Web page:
This month, Americans are digging out their mailing lists and checking them twice to start in on a century-old tradition--the exchange of holiday greeting cards.
Americans will send a projected 2.2 billion holiday cards this year, and like the Victorian-era lithograph that launched the custom, these cards constitute an important social ritual, according to a psychologist.
"One reason people give cards is to get them," said R. Chris Martin of the University of Missouri, Kansas City, "because when you get a card it's like keeping the path to your door open."
The first holiday card was mailed in 1843, three years after the British Penny Postage Act made it possible to send mail for a penny stamp. The sender was London businessman Henry Cole, who asked a friend, artist John Calcott Horsley, to design a holiday card.
Horsley came up with a triptych of familiar holiday scenes. The center panel showed family members at a festive dinner table raising their glasses in a toast; the side panels illustrated the charitable tradition of Christmas--feeding the hungry and clothing the needy.
The card bore the inscription, "A Merry Christmas and a Happy New Year to You," which, according to Hallmark Cards, remains the most popular holiday card greeting.
That simple sentiment has not worn out from use. Although the task of signing and addressing cards can seem endless--and postage prices have risen since the 1843 penny stamp--holiday greeting cards continue to swamp the postal system each December.
And according to Martin, most of these cards wind up on display in the homes of recipients because people like to see a physical reminder of how many caring friends and family members they have.
Martin believes that people send cards not out of a feeling of obligation but because they are in genuinely good spirits during the holiday season. "People like for others to feel as good as they feel," he said. " 'I'm happy--and I want you to be happy too' is what a card says."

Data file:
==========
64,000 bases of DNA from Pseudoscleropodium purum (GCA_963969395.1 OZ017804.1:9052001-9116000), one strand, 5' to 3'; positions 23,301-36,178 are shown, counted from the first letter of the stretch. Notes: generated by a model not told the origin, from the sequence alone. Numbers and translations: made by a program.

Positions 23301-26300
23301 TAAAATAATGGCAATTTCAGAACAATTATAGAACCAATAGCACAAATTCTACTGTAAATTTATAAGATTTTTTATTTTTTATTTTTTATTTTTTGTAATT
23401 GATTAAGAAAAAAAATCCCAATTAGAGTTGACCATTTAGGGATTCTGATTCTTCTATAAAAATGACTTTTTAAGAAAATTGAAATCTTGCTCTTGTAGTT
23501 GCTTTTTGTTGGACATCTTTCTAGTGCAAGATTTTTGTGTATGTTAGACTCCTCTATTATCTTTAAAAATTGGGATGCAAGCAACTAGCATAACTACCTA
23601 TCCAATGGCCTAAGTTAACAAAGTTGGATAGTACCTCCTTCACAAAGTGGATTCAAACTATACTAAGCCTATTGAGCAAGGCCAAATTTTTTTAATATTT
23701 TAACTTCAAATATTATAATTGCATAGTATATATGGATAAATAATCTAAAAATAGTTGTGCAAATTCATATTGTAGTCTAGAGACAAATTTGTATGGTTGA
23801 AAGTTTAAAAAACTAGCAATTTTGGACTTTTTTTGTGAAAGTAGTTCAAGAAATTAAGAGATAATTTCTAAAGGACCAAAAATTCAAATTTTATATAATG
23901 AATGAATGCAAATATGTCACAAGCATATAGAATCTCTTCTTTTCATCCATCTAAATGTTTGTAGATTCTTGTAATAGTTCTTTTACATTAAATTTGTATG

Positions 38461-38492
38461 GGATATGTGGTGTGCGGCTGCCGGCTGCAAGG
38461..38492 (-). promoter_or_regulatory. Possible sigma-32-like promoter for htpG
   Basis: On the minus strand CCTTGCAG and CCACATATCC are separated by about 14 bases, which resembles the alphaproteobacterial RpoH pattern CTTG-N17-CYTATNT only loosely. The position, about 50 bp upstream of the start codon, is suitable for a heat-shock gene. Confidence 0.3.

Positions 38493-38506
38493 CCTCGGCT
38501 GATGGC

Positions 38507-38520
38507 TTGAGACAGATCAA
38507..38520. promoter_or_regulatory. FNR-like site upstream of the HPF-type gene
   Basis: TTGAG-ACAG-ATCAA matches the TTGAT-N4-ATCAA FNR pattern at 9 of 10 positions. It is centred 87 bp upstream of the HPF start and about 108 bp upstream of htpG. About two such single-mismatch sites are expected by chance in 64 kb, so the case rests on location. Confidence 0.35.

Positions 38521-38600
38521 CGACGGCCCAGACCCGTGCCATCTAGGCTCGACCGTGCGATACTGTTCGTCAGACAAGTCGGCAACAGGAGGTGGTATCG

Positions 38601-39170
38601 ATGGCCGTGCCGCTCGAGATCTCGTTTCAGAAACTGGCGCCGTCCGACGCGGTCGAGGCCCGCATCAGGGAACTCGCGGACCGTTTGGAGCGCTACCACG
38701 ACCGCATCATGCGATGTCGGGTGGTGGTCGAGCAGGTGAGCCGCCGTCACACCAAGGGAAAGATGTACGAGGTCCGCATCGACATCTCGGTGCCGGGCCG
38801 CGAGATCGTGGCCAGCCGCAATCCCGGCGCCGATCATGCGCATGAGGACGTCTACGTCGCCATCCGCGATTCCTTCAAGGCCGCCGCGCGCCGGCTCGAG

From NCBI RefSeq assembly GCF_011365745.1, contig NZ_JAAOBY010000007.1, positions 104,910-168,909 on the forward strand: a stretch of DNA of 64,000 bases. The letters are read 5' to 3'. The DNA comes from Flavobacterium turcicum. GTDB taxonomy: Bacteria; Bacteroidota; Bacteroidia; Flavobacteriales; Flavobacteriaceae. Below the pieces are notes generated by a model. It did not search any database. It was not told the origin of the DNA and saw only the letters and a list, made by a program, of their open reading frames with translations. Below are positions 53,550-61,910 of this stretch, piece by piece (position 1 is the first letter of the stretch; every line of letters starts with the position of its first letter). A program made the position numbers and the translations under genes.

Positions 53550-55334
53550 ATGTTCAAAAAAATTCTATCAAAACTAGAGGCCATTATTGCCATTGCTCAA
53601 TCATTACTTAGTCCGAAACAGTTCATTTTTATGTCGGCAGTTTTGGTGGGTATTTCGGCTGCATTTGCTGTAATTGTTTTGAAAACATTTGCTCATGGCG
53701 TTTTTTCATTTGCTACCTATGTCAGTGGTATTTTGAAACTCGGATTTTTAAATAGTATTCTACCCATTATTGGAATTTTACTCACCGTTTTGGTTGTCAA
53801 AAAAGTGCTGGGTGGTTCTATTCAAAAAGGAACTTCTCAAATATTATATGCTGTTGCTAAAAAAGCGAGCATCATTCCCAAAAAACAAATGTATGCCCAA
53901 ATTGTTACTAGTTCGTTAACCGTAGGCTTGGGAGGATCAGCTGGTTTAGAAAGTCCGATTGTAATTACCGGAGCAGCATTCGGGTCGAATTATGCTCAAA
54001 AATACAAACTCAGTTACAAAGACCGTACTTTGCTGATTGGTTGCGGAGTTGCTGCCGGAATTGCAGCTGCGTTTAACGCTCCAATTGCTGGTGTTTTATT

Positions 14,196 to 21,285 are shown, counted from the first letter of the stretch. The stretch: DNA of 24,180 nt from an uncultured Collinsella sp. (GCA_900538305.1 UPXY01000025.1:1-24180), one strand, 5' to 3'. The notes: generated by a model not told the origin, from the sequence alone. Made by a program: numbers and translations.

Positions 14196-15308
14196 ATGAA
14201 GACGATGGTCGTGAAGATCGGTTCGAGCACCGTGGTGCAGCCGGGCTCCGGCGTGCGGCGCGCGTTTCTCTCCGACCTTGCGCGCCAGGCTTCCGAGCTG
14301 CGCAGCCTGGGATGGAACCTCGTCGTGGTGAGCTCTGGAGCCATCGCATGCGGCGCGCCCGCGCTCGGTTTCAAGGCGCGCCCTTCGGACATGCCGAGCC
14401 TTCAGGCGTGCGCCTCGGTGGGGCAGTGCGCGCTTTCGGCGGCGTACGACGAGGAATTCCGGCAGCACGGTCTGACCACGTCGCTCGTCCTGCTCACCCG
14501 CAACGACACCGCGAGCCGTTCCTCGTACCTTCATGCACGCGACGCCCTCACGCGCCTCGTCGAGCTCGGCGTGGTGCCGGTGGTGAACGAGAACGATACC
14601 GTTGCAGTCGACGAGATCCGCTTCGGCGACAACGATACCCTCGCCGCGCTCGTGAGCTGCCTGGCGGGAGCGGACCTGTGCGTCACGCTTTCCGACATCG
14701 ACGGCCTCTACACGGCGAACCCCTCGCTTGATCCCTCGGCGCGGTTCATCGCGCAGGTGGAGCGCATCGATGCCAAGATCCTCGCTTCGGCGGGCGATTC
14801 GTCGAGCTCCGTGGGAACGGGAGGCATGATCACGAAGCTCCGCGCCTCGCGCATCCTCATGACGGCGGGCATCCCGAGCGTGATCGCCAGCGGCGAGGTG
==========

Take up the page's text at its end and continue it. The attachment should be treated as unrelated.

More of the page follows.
In addition to reaffirming old friendships, holiday cards provide an unmatched opportunity to rejuvenate relationships. "It's a way to renew past acquaintances without the need to explain why there's been no contact for so long," Martin explained.
For those who wonder how this longstanding tradition has adapted to modern social mores, Hallmark Cards offers the following guidelines to holiday card etiquette:
--When sending a card to a couple with two different last names, address it to "Mary Smith and John Jones." If there are children, address the card to "Mary Smith, John Jones and Family."
--Many divorcees resume their maiden name. Find out which name and courtesy title they prefer.
--If you're sending cards to business associates, use their office addresses. Cards should only be mailed to the home address if you see that person socially, or if you have met the person's spouse or partner.
--Parents should include the names of their children when signing cards to friends and family members.
--If the card is from more than one person, the person who signs should write his name last as a gesture of courtesy.
--Personalize your cards by including a short handwritten note. If your name is imprinted on the card, sign it anyway.
--Keep your signature informal. It is not proper to include courtesy titles in your signature. When sending cards to relatives and close friends, there is no need to include your last name in the signature.
--If you have friends of different religious denominations, stay away from cards that focus on Christmas or Hanukkah. The safest choice is a non-religious card with a neutral message such as "Happy Holidays" or "Season's Greetings."
--Make sure your cards arrive on time by mailing them as soon after Thanksgiving as possible. Send the cards first class so they will be forwarded if the addressee has moved.
--Make life easier for the Postal Service by putting your return address on each envelope. This will also help your friends keep their mailing lists up to date.
--Many people agonize over whether they should send cards to new acquaintances or long-lost friends. Remember you are not obligated to write to everyone you know. A Christmas card should be sincere and personal; if you don't share the sentiment, don't send it.